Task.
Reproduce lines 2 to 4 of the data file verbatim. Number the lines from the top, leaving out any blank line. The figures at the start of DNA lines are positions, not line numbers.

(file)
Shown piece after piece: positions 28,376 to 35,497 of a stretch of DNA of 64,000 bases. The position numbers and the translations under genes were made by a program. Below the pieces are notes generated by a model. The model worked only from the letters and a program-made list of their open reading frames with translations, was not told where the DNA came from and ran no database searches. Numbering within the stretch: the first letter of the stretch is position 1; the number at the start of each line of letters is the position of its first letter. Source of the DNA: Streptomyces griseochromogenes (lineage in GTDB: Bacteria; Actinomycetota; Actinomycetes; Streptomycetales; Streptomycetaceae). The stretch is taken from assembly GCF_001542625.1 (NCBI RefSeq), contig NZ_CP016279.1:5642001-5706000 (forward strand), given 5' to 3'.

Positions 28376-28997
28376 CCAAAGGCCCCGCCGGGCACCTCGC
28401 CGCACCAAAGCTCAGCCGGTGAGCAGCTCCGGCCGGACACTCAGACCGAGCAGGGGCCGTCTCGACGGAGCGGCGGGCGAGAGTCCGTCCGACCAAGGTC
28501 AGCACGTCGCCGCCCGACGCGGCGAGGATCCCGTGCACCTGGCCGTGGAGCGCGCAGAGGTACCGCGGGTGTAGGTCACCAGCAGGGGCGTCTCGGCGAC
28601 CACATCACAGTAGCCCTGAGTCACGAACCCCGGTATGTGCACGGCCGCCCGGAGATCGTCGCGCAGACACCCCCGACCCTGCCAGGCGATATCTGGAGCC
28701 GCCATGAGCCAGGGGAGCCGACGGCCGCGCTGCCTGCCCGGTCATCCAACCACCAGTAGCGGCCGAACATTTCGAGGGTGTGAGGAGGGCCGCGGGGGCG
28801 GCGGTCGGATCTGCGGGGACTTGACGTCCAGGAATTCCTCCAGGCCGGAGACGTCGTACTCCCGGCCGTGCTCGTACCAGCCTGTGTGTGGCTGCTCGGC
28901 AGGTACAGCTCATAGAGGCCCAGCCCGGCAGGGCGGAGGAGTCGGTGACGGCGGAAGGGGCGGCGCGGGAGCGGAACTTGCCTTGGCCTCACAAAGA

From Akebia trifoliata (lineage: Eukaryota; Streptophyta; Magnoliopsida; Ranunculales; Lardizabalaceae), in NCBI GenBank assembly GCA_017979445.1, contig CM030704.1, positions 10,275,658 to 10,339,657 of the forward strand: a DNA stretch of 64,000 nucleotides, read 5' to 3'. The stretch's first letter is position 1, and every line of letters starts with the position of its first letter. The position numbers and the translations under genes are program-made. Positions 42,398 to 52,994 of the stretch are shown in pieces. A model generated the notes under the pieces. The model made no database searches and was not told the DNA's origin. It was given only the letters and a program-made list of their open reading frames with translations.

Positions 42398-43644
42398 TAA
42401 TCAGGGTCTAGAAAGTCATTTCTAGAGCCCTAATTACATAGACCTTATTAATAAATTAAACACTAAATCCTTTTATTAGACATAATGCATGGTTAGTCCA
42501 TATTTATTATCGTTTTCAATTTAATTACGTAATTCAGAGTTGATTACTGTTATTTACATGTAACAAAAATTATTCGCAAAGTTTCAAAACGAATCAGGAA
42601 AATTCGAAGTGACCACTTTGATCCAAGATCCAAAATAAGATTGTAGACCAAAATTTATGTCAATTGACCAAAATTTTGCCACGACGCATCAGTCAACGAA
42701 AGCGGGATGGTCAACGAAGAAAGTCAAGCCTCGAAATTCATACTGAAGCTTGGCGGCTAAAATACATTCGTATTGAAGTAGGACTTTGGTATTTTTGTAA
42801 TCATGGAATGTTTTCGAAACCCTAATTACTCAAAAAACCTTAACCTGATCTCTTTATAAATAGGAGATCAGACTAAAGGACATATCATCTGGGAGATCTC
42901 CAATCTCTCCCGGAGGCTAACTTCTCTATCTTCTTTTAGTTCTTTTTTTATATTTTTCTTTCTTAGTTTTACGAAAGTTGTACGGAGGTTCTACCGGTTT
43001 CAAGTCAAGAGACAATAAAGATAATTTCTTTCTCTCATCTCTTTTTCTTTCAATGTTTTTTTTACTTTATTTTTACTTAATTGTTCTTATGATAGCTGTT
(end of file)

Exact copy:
Positions 28376-28997
28376 CCAAAGGCCCCGCCGGGCACCTCGC
28401 CGCACCAAAGCTCAGCCGGTGAGCAGCTCCGGCCGGACACTCAGACCGAGCAGGGGCCGTCTCGACGGAGCGGCGGGCGAGAGTCCGTCCGACCAAGGTC